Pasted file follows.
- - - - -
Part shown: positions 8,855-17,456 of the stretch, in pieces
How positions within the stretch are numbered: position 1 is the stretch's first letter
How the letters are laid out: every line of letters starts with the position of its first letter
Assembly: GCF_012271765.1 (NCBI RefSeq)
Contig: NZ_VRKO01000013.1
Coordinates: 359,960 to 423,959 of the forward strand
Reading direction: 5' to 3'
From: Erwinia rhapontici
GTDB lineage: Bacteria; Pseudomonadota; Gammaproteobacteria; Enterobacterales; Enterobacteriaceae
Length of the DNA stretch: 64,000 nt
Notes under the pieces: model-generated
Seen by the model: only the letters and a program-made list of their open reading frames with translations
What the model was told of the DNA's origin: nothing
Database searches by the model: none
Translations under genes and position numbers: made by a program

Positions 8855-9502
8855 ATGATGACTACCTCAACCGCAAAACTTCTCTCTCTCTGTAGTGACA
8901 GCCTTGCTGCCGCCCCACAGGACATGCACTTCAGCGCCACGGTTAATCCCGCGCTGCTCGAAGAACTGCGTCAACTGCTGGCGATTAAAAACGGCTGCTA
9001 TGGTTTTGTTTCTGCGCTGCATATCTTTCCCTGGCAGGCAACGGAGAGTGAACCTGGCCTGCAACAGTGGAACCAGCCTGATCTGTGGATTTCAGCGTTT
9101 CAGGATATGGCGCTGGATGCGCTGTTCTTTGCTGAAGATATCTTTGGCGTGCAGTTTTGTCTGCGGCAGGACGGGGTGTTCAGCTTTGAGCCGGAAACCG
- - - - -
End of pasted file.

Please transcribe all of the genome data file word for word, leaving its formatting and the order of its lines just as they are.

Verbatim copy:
Part shown: positions 8,855-17,456 of the stretch, in pieces
How positions within the stretch are numbered: position 1 is the stretch's first letter
How the letters are laid out: every line of letters starts with the position of its first letter
Assembly: GCF_012271765.1 (NCBI RefSeq)
Contig: NZ_VRKO01000013.1
Coordinates: 359,960 to 423,959 of the forward strand
Reading direction: 5' to 3'
From: Erwinia rhapontici
GTDB lineage: Bacteria; Pseudomonadota; Gammaproteobacteria; Enterobacterales; Enterobacteriaceae
Length of the DNA stretch: 64,000 nt
Notes under the pieces: model-generated
Seen by the model: only the letters and a program-made list of their open reading frames with translations
What the model was told of the DNA's origin: nothing
Database searches by the model: none
Translations under genes and position numbers: made by a program

Positions 8855-9502
8855 ATGATGACTACCTCAACCGCAAAACTTCTCTCTCTCTGTAGTGACA
8901 GCCTTGCTGCCGCCCCACAGGACATGCACTTCAGCGCCACGGTTAATCCCGCGCTGCTCGAAGAACTGCGTCAACTGCTGGCGATTAAAAACGGCTGCTA
9001 TGGTTTTGTTTCTGCGCTGCATATCTTTCCCTGGCAGGCAACGGAGAGTGAACCTGGCCTGCAACAGTGGAACCAGCCTGATCTGTGGATTTCAGCGTTT
9101 CAGGATATGGCGCTGGATGCGCTGTTCTTTGCTGAAGATATCTTTGGCGTGCAGTTTTGTCTGCGGCAGGACGGGGTGTTCAGCTTTGAGCCGGAAACCG